Physical Presence Test
The Physical Presence Test is strictly a quantitative test, found on Form 2555 page 2 Part III
Qualifications on to Meet the Physical Presence Test
In order to meet the requirements for the Physical Presence Test under IRC Sec 911 you must:
- Be a U.S. citizen or resident alien and
- Be in a ‘foreign country’ for 330 full days (a full day is a complete twenty four hour period) of presence abroad out of any 12 month, 365 day (366 leap-year) fiscal consecutive period.
Thus, this Physical Presence Test period can incorporate a non-calendar period (fiscal period), as for example April 21, 2016 to April 20, 2017.
Any full 24 hour cycle days not spent in a ‘foreign country’ will not count towards the 330 day count,
Foreign Country Defined
A ‘foreign country’ for the purposes of the Foreign Earned Income Exclusion, IRC Sec 911 is defined as any territory under the sovereignty of a government other than the United States.
‘Foreign country’ does not include ships or aircraft traveling in or above international waters. Nor does ‘foreign country’ include offshore installations which are located outside the territorial waters of any individual nation.
Additionally, the term ‘foreign country’ does include the country’s airspace and territorial waters, in addition to the seabed and subsoil of those submarine areas adjacent to the county’s territorial waters over which it has exclusive rights under international law to explore and exploit the natural resources.
The term ‘foreign country’ does not include Antarctica or U.S. possessions, such as Puerto Rico, Guam, the Commonwealth of the Northern Mariana Islands, the U.S. Virgin Islands and the Johnston Island.
Reasons to Choose the Physical Presence Test over the Bona Fide Residence Test
Typically the Physical Presence Test is used in years of transition, that is, in both years of expatriation from the U.S. to abroad and repatriation back to the U.S.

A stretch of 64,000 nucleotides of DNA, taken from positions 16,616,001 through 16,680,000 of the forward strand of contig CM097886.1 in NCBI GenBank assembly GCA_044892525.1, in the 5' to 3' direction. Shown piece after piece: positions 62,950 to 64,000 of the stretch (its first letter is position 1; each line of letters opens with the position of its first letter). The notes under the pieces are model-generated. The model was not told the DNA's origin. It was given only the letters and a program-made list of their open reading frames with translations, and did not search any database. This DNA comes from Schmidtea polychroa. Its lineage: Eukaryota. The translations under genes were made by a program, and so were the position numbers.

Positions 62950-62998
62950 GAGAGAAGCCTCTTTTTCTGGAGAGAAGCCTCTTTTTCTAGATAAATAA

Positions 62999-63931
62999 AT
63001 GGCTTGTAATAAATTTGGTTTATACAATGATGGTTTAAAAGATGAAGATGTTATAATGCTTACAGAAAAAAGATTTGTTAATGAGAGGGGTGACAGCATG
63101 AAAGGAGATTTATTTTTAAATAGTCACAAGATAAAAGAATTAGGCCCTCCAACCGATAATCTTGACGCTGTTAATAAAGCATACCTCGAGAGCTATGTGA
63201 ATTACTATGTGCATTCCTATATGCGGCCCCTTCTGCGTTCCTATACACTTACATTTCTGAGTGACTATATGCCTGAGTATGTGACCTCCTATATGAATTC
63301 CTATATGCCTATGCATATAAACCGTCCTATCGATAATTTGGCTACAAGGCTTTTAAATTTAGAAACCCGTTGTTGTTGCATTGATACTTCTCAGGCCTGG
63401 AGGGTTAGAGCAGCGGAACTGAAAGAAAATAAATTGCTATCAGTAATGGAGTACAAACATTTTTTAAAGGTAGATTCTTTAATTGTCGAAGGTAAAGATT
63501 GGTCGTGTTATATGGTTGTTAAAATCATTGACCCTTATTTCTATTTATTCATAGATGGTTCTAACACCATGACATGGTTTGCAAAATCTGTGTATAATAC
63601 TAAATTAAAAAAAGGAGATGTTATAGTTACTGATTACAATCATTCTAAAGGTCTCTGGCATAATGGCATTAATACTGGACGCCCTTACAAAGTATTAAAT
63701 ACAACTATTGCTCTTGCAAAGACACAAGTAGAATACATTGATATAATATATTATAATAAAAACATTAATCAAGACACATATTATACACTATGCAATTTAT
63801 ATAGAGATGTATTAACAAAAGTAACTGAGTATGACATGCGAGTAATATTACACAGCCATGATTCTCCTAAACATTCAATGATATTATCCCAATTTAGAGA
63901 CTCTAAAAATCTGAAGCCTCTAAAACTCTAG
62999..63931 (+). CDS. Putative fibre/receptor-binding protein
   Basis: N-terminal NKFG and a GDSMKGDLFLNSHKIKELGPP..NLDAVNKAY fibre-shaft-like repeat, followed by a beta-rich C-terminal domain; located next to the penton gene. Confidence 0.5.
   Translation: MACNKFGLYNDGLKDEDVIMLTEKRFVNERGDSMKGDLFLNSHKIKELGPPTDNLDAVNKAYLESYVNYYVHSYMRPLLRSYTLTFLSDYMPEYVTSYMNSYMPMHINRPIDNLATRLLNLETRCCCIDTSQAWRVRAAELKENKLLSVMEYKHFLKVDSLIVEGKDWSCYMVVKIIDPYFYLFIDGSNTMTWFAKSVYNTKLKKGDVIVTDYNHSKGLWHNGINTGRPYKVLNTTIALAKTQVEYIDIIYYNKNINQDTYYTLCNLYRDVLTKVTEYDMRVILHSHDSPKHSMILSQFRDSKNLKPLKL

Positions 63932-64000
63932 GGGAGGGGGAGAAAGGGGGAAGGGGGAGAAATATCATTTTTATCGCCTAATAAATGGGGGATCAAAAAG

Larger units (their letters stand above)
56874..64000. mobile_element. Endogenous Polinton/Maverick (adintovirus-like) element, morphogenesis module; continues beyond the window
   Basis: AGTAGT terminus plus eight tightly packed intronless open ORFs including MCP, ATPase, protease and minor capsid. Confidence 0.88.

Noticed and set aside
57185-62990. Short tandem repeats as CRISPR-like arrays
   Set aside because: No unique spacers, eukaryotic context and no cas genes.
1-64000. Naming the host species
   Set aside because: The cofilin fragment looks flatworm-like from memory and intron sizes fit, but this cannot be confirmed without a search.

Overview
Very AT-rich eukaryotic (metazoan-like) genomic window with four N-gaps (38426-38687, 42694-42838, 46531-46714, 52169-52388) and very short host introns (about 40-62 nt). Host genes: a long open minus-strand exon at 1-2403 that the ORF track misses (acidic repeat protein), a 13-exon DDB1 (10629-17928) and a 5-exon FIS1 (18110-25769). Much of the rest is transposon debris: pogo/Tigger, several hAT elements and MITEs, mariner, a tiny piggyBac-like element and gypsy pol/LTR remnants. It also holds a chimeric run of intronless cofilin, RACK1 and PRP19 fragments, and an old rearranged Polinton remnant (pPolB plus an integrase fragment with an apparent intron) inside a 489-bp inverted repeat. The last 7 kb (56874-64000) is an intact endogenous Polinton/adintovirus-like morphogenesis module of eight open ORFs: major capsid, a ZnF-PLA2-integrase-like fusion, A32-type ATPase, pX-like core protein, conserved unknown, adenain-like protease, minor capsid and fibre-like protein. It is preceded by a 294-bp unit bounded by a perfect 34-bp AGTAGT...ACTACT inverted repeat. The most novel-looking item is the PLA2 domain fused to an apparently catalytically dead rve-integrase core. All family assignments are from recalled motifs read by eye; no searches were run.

The Physical Presence Test places advantages over Bona Fide Residence Test in these transition years for the following three main reasons:
1) Slide days – if up to the point of expatriating or repatriating the taxpayer has been in a foreign country for more than a 330 full days in the 12 month fiscal consecutive period under Physical Presence Test, there is opportunity to use those 35 (36 leap year) or less days (365 (366 leap year) consecutive period less the 330 days required to meet the test) as slide days to increase the total days abroad for the purposes of calculating Physical Presence Test. This is accomplished by either sliding the taxpayer back (expatriating) or ahead (repatriating) respectively by those 35 (36 leap year) or less days. Therefore, using Physical Presence Test, the period covered by the FEIE may be extended by using the 35 (36 leap year) or less slide days in a U.S. person’s expatriating or repatriating years to increase the amount of fractional exclusion that can be claimed.
It is, therefore, prudent planning in the expatriating and repatriating tax years to limit the days back to the U.S., so that these potential 35 (36 leap year) slide days can be optimized to obtain excess FEIE. This results in $102,100 for 2017 / 365 days x 35 days= $9,790 of extra FEIE;
2) Factor of timing – in transition expatriating years, meeting the Bona Fide Residence Test will encompass waiting for a full calendar tax year to elapse subsequent to the date of U.S. departure and prior to filing that year’s U.S. income tax return. Therefore, using the Physical Presence Test may allow if the qualifications are met a U.S. tax filing in advance, and
3) No U.S. Income Tax treaty/ Non-Discrimination Clause – in cases where the taxpayer is not a U.S. citizen and not a U.S. resident alien (green card holder) who is a national of a country that has an income tax treaty with the U.S. that contain a non-discrimination clause using the Physical Presence Test is the only option.